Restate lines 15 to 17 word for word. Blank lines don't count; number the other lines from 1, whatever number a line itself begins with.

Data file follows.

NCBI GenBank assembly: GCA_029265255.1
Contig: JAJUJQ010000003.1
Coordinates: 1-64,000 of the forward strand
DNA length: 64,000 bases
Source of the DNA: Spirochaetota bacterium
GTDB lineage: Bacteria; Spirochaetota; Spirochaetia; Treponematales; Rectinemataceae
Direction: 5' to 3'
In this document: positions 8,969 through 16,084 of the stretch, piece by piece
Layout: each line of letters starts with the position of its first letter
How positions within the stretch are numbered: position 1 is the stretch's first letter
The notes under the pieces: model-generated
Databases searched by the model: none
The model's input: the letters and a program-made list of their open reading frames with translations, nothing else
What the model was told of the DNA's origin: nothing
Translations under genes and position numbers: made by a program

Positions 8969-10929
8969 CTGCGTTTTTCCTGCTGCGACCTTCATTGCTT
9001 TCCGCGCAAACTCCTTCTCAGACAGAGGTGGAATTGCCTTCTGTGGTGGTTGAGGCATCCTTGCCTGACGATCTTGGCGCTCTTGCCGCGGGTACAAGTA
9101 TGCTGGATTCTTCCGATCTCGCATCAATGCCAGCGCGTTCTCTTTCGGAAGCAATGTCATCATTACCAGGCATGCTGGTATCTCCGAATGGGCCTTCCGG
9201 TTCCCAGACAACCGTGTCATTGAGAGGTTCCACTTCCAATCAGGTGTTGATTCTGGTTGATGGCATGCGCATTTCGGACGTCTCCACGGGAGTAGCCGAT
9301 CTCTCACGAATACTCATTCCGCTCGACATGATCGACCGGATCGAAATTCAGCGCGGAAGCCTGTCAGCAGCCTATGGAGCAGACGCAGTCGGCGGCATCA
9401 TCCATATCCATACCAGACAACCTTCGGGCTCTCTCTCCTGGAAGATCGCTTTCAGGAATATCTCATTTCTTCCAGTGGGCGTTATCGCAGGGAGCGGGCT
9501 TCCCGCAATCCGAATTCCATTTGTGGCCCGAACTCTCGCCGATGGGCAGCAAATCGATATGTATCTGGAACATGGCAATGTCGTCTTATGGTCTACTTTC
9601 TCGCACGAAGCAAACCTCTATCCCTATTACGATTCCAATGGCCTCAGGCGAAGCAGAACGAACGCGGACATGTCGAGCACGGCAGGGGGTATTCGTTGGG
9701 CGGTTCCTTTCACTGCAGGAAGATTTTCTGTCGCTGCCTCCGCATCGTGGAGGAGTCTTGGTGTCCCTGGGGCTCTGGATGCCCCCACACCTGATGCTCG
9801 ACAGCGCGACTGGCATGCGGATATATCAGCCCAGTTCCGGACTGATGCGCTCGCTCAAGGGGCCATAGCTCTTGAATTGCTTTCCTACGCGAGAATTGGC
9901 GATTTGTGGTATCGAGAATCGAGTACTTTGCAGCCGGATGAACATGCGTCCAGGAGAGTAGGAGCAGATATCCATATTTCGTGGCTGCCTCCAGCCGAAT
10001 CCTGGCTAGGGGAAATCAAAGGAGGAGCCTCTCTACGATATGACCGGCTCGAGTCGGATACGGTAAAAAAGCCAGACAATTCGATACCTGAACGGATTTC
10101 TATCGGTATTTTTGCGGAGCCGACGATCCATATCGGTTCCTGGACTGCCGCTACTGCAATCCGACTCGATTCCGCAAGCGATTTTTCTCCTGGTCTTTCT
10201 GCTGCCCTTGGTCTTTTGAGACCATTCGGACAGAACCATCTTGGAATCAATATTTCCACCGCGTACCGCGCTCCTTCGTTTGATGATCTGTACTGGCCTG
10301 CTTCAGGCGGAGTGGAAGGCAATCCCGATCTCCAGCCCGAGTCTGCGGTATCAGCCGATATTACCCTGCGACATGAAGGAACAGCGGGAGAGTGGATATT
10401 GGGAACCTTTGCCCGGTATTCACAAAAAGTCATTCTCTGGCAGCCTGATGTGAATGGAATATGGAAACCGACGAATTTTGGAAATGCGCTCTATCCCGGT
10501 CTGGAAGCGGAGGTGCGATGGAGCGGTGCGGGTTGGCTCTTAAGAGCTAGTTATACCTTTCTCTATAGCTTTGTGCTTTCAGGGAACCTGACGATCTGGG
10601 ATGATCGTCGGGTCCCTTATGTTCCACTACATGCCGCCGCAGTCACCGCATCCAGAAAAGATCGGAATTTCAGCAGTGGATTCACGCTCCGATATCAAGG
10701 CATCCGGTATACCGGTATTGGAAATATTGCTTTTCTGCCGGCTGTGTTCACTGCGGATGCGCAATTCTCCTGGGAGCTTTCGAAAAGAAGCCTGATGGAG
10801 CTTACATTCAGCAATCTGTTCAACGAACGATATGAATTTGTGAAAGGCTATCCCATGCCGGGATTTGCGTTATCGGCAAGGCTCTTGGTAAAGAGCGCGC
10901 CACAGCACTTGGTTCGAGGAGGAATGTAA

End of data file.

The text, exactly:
Translations under genes and position numbers: made by a program

Positions 8969-10929
8969 CTGCGTTTTTCCTGCTGCGACCTTCATTGCTT